By Susan Livio NJ Advanced Media
TRENTON — The agreement with a private company to build a massive software program that would operate New Jersey's multi-billion-dollar network of social service programs lacks a basic element found in nearly every other state contract: language that would have given the state the power to penalize the vendor should something go wrong, the State Auditor said.
"Generally a contract has some type of performance penalty," State Auditor Steven Eells told the Assembly Human Services Committee during a hearing Thursday discussing the recent collapse of the $118 million contract with Hewlett Packard to develop CASS, the Consolidated Assistance Support System.
But the Treasury Department's contract only protected the state's investment in the event HP delivered a product that contained a virus, said Eells, whose staff last week released an audit report on fraud within the food stamps and welfare programs that also revealed numerous delays and deficiencies with the CASS project.
The state even spent $10 million to hire Maximus as the project's quality assurance manager, Eells said. "Maybe they felt they had protection because they had a QA vendor, but they didn't use it."
The state originally awarded the contract in 2007 to Electronic Data Systems, which was acquired by HP the following year. Work began in 2009, during Gov. Jon Corzine's administration. Gov. Chris Christie took office the following year. The system was supposed to unify the Medicaid, food stamp, public assistance, child support and other programs that are run separately and most agree inefficiently by the Department of Human Services and each of the 21 county welfare agencies.
In August, Maximus notified the Department of Human Services the delays and other problems with the project "jeopardized" the project's federal funding to pay for it. Maximus noted HP had changed project manager three times since 2010, including one the state rejected for not having the proper qualifications,
according to the audit.
Human Services could have filed a complaint with Treasury about the project's troubles, but Eells said his office's review of the related documents found no evidence of that.
The federal government committed to picking up 90 percent of the project, with New Jersey paying the remaining 10 percent, said Helen Dublas of the Office of the State Auditor. But if the federal government "saw that the project wasn't happening, they can insist the state pay back 50 percent," she said.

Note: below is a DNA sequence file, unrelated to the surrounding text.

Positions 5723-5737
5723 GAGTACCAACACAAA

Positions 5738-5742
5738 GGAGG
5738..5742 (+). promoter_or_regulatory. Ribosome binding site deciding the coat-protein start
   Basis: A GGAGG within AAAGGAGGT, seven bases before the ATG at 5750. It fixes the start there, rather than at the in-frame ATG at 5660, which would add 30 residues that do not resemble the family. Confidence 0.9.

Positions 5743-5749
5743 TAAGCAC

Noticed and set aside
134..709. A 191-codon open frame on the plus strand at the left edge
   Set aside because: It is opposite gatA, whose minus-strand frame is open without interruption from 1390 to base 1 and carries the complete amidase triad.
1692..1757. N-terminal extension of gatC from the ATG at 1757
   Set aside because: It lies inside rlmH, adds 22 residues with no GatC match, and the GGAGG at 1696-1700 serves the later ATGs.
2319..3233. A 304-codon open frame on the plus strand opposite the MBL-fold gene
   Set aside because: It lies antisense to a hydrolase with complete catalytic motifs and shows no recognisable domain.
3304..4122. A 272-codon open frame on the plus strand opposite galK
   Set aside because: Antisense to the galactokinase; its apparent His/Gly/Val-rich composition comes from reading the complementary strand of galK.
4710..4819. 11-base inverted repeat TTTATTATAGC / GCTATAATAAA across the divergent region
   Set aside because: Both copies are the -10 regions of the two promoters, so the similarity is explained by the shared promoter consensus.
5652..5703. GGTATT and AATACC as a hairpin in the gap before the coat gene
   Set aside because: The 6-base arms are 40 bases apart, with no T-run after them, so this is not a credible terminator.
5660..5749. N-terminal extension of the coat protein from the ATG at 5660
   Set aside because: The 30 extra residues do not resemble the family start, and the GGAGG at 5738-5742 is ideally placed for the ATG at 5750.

The U.S. Center for Medicare and Medicaid Services, the federal agency supporting the CASS project, declined to comment Thursday.
A state Human Services spokeswoman also declined to comment Thursday on contract until negotiations with Hewlett Packard terminating the contract are complete. Human Services Commissioner Jennifer Velez was invited to the Assembly hearing, but declined.
It is not clear how much the state has paid HP. A company spokesman has also declined to discuss the matter until the contract was formally severed.
The total cost of the project is about $227 million, according to the audit.
Committee Chairwoman Valerie Vainieri Huttle (D-Bergen) said she called the hearing "to get some answers" on what went wrong, but with key players refusing to talk, she and other committee members came away with more questions.
"Five years later, the state has spent millions of dollars," Huttle said. "We certainly applaud the department as they try to attempt to implement and update an integrated computerized system, however something clearly went wrong."
The department is also facing an inquiry by the U.S. Department of Agriculture for taking too long to process people’s applications for the Supplemental Nutritional Assistance Program (SNAP), formerly known as food stamps. CASS was expected to help fix many of those delays.
The audit may be found here.